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Title: From Charles-Town, South Carolina, U.S.A.
CollectionIrish Emigration Database
Sender Gendermale
Sender Occupationpolitician
Sender Religionunknown
OriginCharleston, S. Carolina, USA
Recipient Genderunknown
Relationshipre terrritorial politics
SourceThe Belfast News Letter, 10 January 1769.
ArchiveThe Central Library, Belfast.
Doc. No.9412128
Partial Date
Doc. TypeLET
LogDocument added by LT/JW, 11:12:1994.
Word Count152
TranscriptExtract of a Letter from Charles-Town, South Carolina,
November, 18.

"Our new Assembly has met: twenty-five Members
have taken their seats, and the Governor yesterday
gave them a speech, to which an answer is preparing.
The measures taken with Boston do not tend to excite
a good spirit in the other Colonies: from my soul I
wish that unbiased good men would take the trouble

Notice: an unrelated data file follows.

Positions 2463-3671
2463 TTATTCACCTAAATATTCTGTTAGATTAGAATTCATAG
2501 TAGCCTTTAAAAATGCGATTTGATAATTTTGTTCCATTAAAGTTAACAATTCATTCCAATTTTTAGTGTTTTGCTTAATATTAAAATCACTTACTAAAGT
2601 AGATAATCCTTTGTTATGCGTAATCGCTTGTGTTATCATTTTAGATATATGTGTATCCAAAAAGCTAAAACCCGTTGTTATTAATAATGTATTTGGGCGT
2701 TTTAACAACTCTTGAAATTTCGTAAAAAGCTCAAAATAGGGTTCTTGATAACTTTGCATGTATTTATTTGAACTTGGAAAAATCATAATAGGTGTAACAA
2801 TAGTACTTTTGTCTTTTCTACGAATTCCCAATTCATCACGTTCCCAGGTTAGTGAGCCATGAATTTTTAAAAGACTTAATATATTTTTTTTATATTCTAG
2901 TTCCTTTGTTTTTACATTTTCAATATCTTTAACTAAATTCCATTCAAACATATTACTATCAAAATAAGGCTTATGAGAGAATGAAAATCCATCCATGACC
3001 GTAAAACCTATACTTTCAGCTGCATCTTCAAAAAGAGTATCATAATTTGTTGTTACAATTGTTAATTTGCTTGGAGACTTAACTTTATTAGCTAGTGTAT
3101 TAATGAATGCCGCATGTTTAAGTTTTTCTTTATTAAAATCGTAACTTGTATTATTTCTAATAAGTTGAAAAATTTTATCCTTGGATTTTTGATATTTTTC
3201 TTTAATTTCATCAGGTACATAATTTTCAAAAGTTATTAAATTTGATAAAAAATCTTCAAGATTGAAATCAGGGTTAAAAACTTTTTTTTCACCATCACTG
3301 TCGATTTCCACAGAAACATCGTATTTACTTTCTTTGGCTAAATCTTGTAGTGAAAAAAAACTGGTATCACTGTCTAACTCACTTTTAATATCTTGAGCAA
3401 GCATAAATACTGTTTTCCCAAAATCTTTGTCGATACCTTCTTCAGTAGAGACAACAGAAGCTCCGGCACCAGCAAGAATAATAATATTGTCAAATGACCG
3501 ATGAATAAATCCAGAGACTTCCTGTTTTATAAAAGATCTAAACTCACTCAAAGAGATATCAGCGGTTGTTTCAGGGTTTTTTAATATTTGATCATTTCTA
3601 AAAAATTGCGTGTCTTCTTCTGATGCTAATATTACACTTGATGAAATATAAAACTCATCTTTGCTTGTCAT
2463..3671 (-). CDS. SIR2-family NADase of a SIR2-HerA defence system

truly to represent the circumstances and temper of
the Colonists: they have been most grossly abused by
misrepresentations. Proper attention and indulgences
will all tend to enrich the parent state, and there is
still room for an early conciliation. A bill of rights
for America, such as the British constitution will
admit of, would have the most salutary effects. We
are represented as rebellious and disaffected, while
we abhor some, and most heartily despise all that are
suspected of disaffection or pretended loyalty, and
these are not the native Americans, but a people
imported from the North.